The Roundtable managed to get registered as a society and operated for a few years before it ran out of steam. It would be nice to believe that the group pushed back the “OB” markers, staking out a bit more space for civil society.
However, the ruling party’s ideology still has a strong hold. To see how deeply entrenched is the PAP’s life-cycle view of political participation – that individuals who are serious about their causes should come out from civil society, join political parties and not turn back – look no further than some of the comments that greeted Wijeysingha’s announcement. “If you want change, join a political party, rally people to your cause, get into Parliament – and change things,” went one.
Clearly, the significance of that day’s worldwide remembrance of Martin Luther King and the civil rights movement was lost on such commentators.
The simple reason why civil society activism is a vital complement to electoral politics in a democratic society is that not every worthy cause is a vote winner. Often, it takes time for the majority to get on board. Sometimes, they never do. Government leaders then have to decide whether to do the right thing even though most voters remain nonplussed or outright opposed to change.
In proportional-representation systems, parties can win seats despite championing minority causes. Green parties in Europe are a case in point. But in a first-past-the-post, winner-take-all electoral system like ours, it is unlikely that any political party will push issues supported by only a minority of voters. Invariably, civil society activism is needed to give governments a nudge.
As necessary as electoral democracy is for a country’s well-being, it is not sufficient. Consider some of the principles that today’s Singaporeans benefit from. The right of women to vote; or of Asians to govern their own societies. The moral unacceptability of putting children to work instead going to school; or of enslaving adults.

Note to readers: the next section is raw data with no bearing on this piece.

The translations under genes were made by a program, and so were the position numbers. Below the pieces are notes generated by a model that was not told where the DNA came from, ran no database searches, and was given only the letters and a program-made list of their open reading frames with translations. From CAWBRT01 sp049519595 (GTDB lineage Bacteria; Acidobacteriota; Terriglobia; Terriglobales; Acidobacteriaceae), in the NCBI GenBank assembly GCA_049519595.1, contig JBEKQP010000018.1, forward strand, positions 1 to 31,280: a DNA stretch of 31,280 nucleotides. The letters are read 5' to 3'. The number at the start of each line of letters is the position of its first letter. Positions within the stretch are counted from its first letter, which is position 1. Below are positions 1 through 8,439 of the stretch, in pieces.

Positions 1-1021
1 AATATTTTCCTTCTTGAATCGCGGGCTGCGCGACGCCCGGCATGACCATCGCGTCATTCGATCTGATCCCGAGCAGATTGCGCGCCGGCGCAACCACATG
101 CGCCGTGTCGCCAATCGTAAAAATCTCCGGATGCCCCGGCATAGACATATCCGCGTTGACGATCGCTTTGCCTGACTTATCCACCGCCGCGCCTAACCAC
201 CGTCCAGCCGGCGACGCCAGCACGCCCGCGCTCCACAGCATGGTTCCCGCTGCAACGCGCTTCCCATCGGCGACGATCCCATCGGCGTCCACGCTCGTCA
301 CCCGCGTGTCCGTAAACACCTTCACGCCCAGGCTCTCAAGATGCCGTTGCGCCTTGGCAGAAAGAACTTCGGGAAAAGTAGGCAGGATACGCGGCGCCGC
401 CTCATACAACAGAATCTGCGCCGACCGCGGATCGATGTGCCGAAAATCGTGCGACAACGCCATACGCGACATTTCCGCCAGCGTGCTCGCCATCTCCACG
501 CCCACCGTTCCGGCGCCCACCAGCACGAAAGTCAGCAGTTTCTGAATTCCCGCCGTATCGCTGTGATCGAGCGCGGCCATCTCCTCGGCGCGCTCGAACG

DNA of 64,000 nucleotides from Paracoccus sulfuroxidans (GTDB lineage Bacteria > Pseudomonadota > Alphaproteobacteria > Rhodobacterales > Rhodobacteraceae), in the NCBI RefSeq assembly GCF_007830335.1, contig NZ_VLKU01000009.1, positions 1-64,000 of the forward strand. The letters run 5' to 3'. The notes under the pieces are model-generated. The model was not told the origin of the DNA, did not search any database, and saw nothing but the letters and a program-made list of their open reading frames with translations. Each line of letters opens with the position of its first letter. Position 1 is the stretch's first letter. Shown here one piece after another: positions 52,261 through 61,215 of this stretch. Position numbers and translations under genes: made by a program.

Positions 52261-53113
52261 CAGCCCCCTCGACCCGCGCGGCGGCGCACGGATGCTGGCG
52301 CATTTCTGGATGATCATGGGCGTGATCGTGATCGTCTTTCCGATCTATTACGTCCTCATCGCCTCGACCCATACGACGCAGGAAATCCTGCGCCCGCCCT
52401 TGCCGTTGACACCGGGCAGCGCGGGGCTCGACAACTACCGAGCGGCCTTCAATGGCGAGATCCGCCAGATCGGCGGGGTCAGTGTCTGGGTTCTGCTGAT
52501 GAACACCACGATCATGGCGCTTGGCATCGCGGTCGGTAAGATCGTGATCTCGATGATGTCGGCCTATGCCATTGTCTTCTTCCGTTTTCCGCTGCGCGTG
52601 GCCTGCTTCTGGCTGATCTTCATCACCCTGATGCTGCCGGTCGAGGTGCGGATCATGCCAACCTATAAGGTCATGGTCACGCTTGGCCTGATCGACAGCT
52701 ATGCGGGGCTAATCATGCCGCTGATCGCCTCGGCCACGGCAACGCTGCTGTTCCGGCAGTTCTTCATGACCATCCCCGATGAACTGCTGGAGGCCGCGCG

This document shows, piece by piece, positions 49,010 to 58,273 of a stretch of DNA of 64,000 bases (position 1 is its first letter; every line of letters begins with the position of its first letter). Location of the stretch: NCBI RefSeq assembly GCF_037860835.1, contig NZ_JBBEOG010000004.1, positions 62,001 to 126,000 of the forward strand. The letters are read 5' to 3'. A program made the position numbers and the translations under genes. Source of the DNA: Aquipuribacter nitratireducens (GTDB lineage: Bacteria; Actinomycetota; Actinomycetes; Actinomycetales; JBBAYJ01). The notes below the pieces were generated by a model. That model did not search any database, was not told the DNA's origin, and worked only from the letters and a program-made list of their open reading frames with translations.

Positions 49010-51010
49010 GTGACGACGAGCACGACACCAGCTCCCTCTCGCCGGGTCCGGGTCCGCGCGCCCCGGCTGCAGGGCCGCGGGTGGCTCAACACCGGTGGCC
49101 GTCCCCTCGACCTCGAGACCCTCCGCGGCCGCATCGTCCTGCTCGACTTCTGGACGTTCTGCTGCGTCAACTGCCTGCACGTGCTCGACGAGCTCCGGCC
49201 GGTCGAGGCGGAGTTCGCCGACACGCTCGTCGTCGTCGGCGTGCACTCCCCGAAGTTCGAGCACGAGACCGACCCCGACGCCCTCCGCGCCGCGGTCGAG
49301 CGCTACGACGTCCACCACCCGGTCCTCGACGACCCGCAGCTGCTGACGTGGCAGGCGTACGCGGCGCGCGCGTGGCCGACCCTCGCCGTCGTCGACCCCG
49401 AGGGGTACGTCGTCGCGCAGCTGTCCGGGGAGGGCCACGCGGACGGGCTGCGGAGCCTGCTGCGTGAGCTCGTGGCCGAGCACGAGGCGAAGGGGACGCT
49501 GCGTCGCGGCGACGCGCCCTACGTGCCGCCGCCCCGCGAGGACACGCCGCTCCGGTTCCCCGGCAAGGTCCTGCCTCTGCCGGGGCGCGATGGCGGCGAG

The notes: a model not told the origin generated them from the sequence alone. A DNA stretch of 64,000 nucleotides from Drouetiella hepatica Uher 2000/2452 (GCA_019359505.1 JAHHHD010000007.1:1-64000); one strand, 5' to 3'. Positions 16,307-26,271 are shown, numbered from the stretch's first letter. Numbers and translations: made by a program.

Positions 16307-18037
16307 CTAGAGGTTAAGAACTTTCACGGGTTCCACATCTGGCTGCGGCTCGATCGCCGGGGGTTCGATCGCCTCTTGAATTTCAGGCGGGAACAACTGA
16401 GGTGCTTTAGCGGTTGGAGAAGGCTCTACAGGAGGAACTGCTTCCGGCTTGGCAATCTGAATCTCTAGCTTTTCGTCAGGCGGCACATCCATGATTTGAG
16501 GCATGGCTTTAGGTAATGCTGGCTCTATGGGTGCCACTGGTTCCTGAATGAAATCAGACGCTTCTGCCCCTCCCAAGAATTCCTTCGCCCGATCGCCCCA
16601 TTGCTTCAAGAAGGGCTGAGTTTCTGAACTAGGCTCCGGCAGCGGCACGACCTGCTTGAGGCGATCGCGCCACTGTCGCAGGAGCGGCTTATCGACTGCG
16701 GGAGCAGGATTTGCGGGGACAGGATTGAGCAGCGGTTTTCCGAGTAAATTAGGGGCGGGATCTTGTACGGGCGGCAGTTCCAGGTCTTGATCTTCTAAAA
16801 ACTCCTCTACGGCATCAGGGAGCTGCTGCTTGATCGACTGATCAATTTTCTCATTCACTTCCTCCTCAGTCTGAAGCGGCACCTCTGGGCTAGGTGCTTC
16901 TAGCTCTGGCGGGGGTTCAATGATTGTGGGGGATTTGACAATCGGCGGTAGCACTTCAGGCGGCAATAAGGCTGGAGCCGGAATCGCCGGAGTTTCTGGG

We now take these for granted as fairly basic requirements of a civilised society. Yet, these principles did not always enjoy such common-sense status. In an earlier time in many societies, even many victims who stood to benefit from enlarged rights and liberties did not consider their lot as an abomination but as the natural order of things. Changing people’s attitudes and lawmakers’ calculations took decades of consciousness-raising by activists, writers and other people of conscience who were focussed on winning the favour of history, not conforming with the flavour of the times.
Let’s not kid ourselves that we – in Singapore or anywhere else – have already achieved a state of civilisational perfection. Future generations will be contemptuous of some of today’s social mores and public policies, just as we look down on our forebears for practising or condoning what we in a more enlightened age know to be wrong. It would be hubris to expect otherwise. The only uncertainty is what exactly history will judge to be the greatest injustices of our time. For those who would like to know sooner than later, history shows that the clues are more likely to come from civil society than from political parties.